LAS VEGAS -- NAB 2019 -- OTT-delivered TV services have met or surpassed the experience of traditional TV services in areas such as device availability, navigation and content lineups. But they remain far behind -- literally -- in the time delays between the source feed of a live TV broadcast and the moment when a streaming video sub sees that broadcast finally appear on-screen.
While that OTT-TV latency gap varies and drifts widely between the individual streaming services, the delay between the OTT feed and the actual live feed is typically in the range of 30 seconds to a minute, 90 seconds... or even more.
That latency gap isn't a huge deal for a lot of TV programming. But it does become an issue with live sports and increasingly popular esports events, as well as the big, secretive reveals that appear in the finales of popular TV series. If a viewer of an OTT-TV service happens to be keeping tabs of a big game on the Twitter feed alongside the live broadcast, it's very possible that he or she will learn of key results or other surprises before they show up on-screen.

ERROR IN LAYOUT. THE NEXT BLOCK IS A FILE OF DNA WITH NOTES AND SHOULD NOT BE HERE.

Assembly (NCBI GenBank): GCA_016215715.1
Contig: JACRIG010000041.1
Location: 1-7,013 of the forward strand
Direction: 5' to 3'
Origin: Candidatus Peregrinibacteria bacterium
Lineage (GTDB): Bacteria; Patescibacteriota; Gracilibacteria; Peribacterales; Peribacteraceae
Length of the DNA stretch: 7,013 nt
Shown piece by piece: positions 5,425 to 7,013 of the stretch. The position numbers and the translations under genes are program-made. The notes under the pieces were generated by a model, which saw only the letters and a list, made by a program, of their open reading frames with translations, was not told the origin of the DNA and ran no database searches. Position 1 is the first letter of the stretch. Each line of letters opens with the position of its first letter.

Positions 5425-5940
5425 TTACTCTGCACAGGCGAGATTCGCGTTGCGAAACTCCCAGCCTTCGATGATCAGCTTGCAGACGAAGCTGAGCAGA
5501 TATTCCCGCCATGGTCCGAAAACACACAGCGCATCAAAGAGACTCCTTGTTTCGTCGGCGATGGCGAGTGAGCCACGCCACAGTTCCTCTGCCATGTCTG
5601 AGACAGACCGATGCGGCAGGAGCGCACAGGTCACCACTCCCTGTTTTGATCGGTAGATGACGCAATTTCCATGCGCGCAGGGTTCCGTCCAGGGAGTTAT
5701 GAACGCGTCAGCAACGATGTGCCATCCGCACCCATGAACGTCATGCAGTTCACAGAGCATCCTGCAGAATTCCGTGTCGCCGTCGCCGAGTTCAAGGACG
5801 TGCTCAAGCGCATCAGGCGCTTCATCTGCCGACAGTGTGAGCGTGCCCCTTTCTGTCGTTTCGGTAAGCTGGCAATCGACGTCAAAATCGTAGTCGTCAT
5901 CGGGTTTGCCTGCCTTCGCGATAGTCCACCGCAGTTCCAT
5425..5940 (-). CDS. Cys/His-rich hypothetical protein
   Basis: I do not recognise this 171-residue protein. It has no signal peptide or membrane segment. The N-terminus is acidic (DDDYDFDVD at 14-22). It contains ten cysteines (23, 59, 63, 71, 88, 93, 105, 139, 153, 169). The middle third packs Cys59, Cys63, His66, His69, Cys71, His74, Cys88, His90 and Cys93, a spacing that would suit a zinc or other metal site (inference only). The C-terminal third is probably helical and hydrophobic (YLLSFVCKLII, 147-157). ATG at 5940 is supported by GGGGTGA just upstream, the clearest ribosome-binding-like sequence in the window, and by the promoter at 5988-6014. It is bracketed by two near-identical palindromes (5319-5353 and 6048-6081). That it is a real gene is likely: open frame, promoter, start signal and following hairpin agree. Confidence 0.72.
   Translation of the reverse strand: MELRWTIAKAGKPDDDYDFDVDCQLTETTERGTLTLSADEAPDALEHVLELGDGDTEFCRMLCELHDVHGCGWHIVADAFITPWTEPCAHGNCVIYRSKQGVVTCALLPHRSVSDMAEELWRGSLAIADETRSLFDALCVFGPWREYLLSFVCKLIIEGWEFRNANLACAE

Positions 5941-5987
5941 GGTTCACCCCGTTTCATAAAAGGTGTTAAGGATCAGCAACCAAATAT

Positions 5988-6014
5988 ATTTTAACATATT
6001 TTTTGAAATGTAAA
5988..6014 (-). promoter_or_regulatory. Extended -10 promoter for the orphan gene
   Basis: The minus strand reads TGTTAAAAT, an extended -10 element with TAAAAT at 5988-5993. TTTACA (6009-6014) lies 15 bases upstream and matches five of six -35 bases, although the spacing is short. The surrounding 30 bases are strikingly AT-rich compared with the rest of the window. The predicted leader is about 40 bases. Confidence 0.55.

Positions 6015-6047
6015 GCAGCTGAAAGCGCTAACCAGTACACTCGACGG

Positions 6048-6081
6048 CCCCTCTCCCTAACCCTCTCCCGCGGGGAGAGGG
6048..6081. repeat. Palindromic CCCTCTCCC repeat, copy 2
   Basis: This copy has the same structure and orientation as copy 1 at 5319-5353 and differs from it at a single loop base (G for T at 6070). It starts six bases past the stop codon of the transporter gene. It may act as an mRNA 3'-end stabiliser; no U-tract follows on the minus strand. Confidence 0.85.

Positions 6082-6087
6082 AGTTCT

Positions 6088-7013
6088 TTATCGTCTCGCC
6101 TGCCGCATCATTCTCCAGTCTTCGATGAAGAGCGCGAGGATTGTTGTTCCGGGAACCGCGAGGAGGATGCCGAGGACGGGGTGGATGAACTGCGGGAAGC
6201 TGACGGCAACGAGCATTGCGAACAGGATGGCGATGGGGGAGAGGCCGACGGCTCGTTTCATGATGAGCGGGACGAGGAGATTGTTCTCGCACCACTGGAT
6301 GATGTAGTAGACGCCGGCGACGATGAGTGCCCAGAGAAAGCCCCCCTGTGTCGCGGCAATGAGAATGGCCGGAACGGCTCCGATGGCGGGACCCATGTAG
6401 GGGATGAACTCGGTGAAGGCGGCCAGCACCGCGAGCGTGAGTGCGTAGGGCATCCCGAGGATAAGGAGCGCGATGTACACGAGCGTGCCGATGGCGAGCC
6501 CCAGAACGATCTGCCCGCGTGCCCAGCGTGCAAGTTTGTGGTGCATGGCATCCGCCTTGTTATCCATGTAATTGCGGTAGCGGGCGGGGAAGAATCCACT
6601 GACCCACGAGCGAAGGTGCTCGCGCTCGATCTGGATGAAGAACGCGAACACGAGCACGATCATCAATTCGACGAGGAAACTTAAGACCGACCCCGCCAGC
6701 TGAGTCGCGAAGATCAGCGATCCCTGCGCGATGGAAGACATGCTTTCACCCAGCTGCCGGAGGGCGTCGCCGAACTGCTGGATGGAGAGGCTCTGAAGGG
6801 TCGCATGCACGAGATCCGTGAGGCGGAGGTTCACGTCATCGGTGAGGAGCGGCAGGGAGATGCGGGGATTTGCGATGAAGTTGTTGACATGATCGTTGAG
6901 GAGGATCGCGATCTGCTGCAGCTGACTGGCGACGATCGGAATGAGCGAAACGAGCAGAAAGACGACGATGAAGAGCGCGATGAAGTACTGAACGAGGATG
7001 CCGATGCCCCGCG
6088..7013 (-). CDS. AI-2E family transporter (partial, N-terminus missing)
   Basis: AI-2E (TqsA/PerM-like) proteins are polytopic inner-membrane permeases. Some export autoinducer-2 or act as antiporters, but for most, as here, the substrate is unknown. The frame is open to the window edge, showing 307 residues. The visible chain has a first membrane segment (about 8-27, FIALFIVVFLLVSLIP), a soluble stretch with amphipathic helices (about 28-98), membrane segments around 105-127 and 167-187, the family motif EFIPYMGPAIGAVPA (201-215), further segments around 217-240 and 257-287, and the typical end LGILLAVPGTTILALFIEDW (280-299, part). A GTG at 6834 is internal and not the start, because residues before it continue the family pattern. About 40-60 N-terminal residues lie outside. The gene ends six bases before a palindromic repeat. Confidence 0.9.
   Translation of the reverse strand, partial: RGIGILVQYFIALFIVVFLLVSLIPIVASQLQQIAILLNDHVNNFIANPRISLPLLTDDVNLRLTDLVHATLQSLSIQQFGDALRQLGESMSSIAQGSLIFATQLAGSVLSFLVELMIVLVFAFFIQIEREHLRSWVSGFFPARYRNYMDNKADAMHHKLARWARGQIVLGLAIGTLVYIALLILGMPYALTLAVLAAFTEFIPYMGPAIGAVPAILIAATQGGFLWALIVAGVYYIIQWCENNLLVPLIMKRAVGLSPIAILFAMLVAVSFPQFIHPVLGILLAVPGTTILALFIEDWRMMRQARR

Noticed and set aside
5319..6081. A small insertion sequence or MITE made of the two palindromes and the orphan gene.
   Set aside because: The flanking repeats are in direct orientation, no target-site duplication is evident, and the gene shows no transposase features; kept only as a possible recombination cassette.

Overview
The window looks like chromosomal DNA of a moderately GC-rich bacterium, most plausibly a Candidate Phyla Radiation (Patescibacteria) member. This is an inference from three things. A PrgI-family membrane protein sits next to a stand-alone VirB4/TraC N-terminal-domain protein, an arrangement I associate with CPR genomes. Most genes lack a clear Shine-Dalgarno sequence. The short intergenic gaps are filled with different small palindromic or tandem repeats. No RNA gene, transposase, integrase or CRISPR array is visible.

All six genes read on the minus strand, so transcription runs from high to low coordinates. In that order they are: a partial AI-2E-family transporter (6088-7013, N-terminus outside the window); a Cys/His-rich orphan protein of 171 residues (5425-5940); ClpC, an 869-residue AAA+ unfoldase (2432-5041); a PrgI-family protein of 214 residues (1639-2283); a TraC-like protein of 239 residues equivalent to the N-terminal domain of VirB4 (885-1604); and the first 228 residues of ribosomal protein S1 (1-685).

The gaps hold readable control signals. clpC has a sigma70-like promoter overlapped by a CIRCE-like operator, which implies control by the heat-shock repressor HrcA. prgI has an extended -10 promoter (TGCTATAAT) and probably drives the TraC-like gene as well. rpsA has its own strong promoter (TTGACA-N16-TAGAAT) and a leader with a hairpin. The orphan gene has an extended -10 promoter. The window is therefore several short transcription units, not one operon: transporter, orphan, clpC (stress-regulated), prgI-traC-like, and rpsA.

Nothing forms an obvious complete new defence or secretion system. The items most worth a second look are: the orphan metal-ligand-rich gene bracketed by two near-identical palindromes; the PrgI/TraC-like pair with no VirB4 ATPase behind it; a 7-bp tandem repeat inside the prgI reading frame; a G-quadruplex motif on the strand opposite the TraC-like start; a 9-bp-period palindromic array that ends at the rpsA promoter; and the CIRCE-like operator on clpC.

This was not viewed as a major problem in the OTT-TV market when only a small number of consumers used those services and most streaming offerings were restricted to shows and movies being watched on-demand. But it is becoming a more prominent issue (and focus for vendors) now that the OTT delivery of live TV services has become increasingly commonplace, and the number of people who subscribe to virtual MVPD services has begun to scale as those services reach a wider, mainstream audience extending well beyond a small batch of tech-savvy early adopters. MoffettNathanson, for example, sees the US virtual MVPD sector growing from about 7.55 million subs at the end of 2018 to more than 30 million by the end of 2023.